First, I visited Hope’s Junior Reserve Officer Training Corps (JROTC) program, run by teachers Lieutenant Colonel Raoul Archambault and First Sergeant Alan Kushner. Formerly part of Hope Leadership, which no longer exists as a separate learning community, the JROTC program continues to thrive. Enrolling 130 students in grades 9-12–nearly a tenth of Hope’s student body–JROTC combines academics, leadership and teamwork training, service learning, health and physical fitness, and more. I saw young people learning in a unique classroom, with desks on one side, a workout area on the other, and ample resources to support their JROTC commitment. The only school in Providence with a JROTC program, Hope receives federal funding for uniforms, materials, and a 50 percent subsidy for instructor salaries. JROTC students’ strong academic achievement, high rates of graduation, and higher education success repay the investment. Students I talked with said that they were grateful for the program’s structure, high expectations, and opportunity to share their skills with the city; if you see a military color guard at a Providence Bruins game or a Providence Public Schools high school graduation, you’re likely looking at Hope JROTC students in action.
I next met with art teacher Valerie Kline, who spent her lunch break sharing details of Hope’s partnership with the Rhode Island School of Design. In its eighth year, the partnership offers Hope Arts students the opportunity to pursue serious arts study and career preparation. Students participate in RISD’s Project Open Door program, which provides learning opportunities and mentors for students from Hope and several other urban schools from eighth grade through college. Hope students can earn RISD certificates–a professional credential–in a variety of fields, and RISD students and staff work at Hope to support students as they hone their skills and build their portfolios. RISD places three Master of Arts in teaching candidates at Hope for training and RISD students and staff members actively participate in Hope’s robust afterschool offerings. The Hope-RISD partnership also assures that up to two Hope Arts students per year are eligible for full 4-year RISD undergraduate scholarships. Clearly, Kline and her fellow Hope Arts teachers also serve as valuable assets to Hope students dedicated to approaching arts scholarship and practice seriously.
My last stop took me to Christine Auxier’s drama studio, part classroom and part stage. Auxier and 15 of her theater students were preparing for the following evening’s preview performance of Laurie Brooks’ Triangle, a play focused on the Triangle Shirtwaist Fire disaster and its parallels to current-day immigrants’ issues. [Readers may remember that I shared info about a Triangle preview in a previous post.] In August, the Hope High School Theater Company will perform Triangle in Edinburgh, Scotland at the American High School Theater Festival, which takes place in conjunction with the city’s renowned Fringe Festival. The American High School Theater Festival showcases the best of high school theater in the United States. Hope is a repeat visitor to the Festival, having performed there previously in 2000 and 2004, and this year is Rhode Island’s only representative. It’s an incredible honor, the result of many years of dedicated effort and tradition within Hope’s theater program.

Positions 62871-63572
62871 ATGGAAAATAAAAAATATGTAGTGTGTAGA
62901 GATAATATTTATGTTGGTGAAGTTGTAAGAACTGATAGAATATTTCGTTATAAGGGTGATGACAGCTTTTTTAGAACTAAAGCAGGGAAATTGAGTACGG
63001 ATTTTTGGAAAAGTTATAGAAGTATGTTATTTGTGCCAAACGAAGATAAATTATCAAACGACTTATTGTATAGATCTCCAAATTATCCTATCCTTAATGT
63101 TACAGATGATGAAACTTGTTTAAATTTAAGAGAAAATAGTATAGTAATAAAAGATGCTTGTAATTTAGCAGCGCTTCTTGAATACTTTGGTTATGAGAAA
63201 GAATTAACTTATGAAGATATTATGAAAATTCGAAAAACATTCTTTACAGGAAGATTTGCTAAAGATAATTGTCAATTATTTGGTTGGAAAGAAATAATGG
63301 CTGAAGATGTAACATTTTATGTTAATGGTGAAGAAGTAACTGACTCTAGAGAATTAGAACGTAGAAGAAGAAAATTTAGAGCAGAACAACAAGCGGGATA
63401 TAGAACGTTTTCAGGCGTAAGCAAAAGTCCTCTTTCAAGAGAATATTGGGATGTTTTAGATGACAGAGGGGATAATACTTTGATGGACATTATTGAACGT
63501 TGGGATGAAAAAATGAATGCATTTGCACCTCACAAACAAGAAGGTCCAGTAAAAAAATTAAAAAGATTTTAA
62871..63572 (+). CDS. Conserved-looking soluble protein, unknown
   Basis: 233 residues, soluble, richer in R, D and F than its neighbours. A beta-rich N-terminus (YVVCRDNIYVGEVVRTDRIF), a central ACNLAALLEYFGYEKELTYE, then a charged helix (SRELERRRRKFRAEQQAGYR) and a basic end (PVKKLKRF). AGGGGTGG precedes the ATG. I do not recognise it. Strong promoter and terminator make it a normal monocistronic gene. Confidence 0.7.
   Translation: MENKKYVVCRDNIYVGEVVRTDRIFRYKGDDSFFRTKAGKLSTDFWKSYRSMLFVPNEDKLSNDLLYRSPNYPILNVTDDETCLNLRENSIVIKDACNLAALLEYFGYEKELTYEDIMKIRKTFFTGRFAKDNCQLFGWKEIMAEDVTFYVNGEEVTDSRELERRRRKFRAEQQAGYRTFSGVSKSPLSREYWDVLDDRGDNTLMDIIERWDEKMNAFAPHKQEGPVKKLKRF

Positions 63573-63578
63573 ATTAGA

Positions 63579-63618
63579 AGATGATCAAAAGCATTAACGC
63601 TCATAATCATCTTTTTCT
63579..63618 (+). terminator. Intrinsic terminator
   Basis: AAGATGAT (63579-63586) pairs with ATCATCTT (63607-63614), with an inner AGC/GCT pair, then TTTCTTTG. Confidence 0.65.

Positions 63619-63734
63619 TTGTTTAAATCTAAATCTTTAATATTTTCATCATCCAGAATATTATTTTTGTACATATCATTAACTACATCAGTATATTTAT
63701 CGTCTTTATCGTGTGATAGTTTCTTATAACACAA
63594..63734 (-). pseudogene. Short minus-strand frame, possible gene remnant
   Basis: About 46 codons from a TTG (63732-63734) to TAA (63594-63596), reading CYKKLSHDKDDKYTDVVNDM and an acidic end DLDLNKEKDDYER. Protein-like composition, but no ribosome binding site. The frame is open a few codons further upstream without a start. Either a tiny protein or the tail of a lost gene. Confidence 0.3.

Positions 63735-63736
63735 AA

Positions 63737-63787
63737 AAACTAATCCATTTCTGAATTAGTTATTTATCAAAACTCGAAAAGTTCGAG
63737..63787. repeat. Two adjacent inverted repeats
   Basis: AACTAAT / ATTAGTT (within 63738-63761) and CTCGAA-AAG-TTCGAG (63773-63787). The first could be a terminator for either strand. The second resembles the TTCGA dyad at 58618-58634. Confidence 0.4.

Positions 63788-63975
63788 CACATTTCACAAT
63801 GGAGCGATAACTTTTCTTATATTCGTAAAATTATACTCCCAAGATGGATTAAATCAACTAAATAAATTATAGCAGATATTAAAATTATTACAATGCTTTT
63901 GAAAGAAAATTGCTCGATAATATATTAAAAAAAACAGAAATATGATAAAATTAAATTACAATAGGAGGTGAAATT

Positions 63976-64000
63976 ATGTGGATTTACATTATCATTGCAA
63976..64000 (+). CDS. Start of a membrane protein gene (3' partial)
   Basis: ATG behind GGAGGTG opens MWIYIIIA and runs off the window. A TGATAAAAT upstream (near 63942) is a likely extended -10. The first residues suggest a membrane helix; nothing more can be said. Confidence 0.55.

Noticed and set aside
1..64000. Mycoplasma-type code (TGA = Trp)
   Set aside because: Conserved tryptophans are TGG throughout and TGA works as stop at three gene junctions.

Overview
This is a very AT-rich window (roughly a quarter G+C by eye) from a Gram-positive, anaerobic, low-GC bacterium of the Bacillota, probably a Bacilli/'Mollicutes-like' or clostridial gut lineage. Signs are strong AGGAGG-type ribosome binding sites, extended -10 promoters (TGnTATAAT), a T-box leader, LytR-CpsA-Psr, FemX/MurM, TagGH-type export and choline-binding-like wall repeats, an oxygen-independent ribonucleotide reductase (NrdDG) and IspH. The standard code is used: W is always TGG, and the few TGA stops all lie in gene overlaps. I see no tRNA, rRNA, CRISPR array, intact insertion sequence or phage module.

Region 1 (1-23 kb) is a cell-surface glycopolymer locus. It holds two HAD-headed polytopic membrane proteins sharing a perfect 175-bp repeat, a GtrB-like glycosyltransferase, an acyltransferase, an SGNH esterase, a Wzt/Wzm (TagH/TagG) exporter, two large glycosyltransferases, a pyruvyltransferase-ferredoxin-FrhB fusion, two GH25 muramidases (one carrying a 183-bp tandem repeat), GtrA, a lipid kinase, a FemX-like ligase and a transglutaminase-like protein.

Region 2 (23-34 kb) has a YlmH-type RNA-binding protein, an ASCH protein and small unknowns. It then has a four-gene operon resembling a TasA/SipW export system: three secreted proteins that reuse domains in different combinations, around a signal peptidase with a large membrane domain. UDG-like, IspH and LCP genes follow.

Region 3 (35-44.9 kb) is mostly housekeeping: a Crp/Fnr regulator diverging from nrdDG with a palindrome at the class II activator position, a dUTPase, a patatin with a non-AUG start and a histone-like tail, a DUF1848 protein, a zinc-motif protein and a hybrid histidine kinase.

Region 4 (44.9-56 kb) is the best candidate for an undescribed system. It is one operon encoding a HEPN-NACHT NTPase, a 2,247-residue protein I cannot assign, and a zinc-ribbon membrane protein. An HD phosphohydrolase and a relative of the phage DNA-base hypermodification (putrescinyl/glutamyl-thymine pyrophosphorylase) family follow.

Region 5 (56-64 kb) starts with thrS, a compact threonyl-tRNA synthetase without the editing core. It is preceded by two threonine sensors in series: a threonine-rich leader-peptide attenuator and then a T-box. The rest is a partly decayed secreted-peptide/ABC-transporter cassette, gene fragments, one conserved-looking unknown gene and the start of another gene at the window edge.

There’s so much more. I wish I could tell you about Hope Information Technology’s certification offerings for students, about Hope’s athletics program, about Hope’s student journalism successes. Through the years that I have been writing about education, I have felt far more love for high schools that I ever dreamed possible when I was a student myself. I share this not terribly astounding revelation as a way to frame the frankly giddy delight I experienced during my brief time at Hope. While what I observed may not be the experience of all students, it certainly represents what is possible and what we as a neighborhood and a city must celebrate and expand.
P.S.: In February’s column, I didn’t yet know which middle school my oldest child would choose as he moved from elementary school. People have wondered about what we decided, so I’m happy to report that once we get through the rigors of fifth grade and the delights of summer, he will be a student at Nathan Bishop Middle School*.
*Or so I expect, but do not actually know for sure. As of today, May 10, families of incoming middle school students have still not heard from PPSD about our kids’ school placements.